Videos by OutKick
Although it looks weird in these times to say that a man making $5.7 million a year is underpaid, this is absolutely the case with Ryan Day at Ohio State. Every year, USA Today publishes the salary and projected yearly income of the highest-paid NCAA head football coaches. Day does not even crack the top 10.
Entering just his second full season as the head coach of Ohio State, Day has already proven he belongs in the top tier. After his team earned a playoff berth in his first season, Day deserves to be paid in the realm of the best coaches in America.
Bobby Carpenter, who played linebacker for Ohio State and the Dallas Cowboys and now co-hosts morning drive on 97.1 the Fan in Columbus, explains to OutKick that college football coaches have four main responsibilities:
1) Run the program at a high operational level
2) Recruit at a high level
3) Develop players
4) Manage on game day
“Day has a great support staff to handle the overall operations of the team, and a lot of that is the skeleton of what Urban had left there,” Carpenter says. “With his game-day operations, he does a fantastic job of understanding time and situation. He’s done a really good job of designing and calling an offense. Probably the thing that’s been the most impressive is his development of Justin Fields.”
In Ryan Day’s inaugural season as head coach last year, Ohio State went 12-0 in the regular season, beat Wisconsin in the Big Ten Championship Game, and had a chance to overtake Clemson in the final two minutes of the Fiesta Bowl and face LSU for the national title.
In his three seasons at Ohio State, the first two as offensive coordinator, he has also proven that he can develop quarterbacks. J. T. Barrett had his best completion percentage and most passing yards as a Buckeye in 2017. In 2018, Dwayne Haskins completed 70 percent of his passes and threw 50 touchdowns. Haskins became the 15th overall pick in the 2019 NFL draft. Current OSU QB Justin Fields is likely to be selected in the top five of the 2021 draft. Under Day’s guidance, Fields has developed both on and off the gridiron.
This past offseason presented unprecedented challenges, including the temporary cancellation of the 2020 Big Ten football season. A number of factors led to the reinstatement of the fall season, and OutKick was of them. Site founder Clay Travis brokered a phone conversation between President Donald Trump and Big Ten commissioner Kevin Warren to get the ball rolling.
But the Ohio State administration and Day also demonstrated profound competence and leadership as they openly advocated for restoring the fall season. University president Kristina Johnson spoke publicly about seeing a path to a return, and Ryan Day put pressure on the conference by saying he wouldn’t rule out Ohio State playing elsewhere if the Big Ten refused to let his team play. Day issued the following statement on September 10th:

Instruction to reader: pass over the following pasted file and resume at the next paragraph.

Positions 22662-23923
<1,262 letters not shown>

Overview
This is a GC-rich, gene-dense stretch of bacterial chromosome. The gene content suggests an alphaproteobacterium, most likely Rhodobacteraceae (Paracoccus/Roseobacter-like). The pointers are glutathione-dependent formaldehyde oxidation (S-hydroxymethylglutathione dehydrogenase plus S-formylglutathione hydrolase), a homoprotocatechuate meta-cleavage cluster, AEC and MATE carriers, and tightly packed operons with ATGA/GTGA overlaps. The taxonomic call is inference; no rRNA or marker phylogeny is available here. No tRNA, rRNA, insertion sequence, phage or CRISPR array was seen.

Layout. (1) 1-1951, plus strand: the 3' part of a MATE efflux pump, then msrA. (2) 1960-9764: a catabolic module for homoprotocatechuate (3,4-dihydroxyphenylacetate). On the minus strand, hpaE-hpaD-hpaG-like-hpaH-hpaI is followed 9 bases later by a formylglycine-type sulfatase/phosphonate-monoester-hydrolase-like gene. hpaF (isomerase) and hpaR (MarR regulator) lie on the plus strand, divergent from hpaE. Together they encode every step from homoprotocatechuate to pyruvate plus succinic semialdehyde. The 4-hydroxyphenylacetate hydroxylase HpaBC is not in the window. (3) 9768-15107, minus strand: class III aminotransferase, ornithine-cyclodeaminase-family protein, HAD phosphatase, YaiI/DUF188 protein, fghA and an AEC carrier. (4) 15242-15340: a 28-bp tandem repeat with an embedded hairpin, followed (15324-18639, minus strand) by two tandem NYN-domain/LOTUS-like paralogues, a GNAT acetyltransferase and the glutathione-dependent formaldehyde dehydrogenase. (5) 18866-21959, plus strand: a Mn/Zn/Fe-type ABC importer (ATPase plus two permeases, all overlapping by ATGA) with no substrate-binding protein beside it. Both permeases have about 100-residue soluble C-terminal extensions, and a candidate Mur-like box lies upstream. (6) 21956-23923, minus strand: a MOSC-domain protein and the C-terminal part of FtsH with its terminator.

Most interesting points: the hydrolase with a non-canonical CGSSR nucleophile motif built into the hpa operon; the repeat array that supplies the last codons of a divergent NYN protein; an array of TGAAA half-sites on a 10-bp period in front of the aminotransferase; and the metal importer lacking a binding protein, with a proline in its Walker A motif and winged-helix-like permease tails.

— Ryan Day (@ryandaytime) September 10, 2020
Day was one of only a handful of Big Ten coaches who openly criticized the Big Ten decision to cancel the season. Scott Frost of Nebraska, Jim Harbaugh of Michigan, and James Franklin of Penn State likewise voiced their objections. Together these coaches made their voices heard, and the conference announced the return of the season on September 16th.
Justin Fields was the most visible player in the movement to return to play. A lot of coaches talk about empowering their players, but few would allow their quarterback to appear on national talk shows to criticize conference decisions. Day let Fields have his say.
“Ryan understands this generation’s athlete,” Albert Breer, an Ohio State alum who took over the MMQB column for Sports Illustrated after Peter King left for NBC Sports, told OutKick. “There’s no question about that.”
While past legendary football coaches have an authoritative “aura,” Breer notes Day’s sincerity.
“Ryan’s a real dude,” Breer continued. “If you’re around him, you know that. He’s just easy to have a conversation with. I’m from the same area as him, so the way he carries himself he could be any one of my buddies that I grew up with or went to college with. He just comes off as very normal. When you are that way naturally, with the way things have gone in the last year, it’s easier to defer to other people sometimes. He’s secure in his own ability on top of being humble enough to be willing to let somebody else lead on certain things, and not really worrying as much what could come of that.”